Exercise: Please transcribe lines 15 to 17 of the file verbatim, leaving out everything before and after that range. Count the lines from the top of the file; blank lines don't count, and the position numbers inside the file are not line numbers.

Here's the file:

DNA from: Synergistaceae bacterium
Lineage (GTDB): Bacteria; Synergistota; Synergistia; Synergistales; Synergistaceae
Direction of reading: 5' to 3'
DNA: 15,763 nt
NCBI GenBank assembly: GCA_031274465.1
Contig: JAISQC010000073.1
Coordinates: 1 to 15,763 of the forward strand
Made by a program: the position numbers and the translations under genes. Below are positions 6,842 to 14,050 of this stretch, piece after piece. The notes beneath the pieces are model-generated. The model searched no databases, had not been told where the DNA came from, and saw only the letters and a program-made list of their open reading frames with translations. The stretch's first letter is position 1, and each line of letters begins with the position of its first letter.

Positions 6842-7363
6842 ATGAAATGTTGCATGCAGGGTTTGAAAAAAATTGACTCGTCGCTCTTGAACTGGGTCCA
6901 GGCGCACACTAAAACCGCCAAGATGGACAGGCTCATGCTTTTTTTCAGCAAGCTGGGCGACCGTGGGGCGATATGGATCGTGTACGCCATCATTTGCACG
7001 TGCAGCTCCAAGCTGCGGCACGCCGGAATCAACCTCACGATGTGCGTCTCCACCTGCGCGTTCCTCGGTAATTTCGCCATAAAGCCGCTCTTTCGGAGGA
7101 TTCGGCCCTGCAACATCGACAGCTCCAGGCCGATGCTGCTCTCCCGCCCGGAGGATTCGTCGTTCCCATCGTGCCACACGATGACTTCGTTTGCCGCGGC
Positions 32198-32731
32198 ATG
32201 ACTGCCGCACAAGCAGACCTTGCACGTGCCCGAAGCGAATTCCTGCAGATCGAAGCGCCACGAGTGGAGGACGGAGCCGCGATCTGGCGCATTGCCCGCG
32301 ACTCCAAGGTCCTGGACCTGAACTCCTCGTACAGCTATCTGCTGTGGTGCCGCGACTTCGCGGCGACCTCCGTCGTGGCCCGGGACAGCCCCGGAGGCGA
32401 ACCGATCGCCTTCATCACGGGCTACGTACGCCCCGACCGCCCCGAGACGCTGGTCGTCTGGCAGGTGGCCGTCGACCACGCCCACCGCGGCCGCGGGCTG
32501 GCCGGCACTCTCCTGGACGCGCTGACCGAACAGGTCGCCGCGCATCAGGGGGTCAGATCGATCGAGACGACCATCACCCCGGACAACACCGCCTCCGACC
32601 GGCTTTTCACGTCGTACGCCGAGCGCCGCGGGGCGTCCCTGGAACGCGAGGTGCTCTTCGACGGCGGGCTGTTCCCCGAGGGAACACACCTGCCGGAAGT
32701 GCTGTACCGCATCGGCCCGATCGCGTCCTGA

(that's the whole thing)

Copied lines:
32198 ATG
32201 ACTGCCGCACAAGCAGACCTTGCACGTGCCCGAAGCGAATTCCTGCAGATCGAAGCGCCACGAGTGGAGGACGGAGCCGCGATCTGGCGCATTGCCCGCG
32301 ACTCCAAGGTCCTGGACCTGAACTCCTCGTACAGCTATCTGCTGTGGTGCCGCGACTTCGCGGCGACCTCCGTCGTGGCCCGGGACAGCCCCGGAGGCGA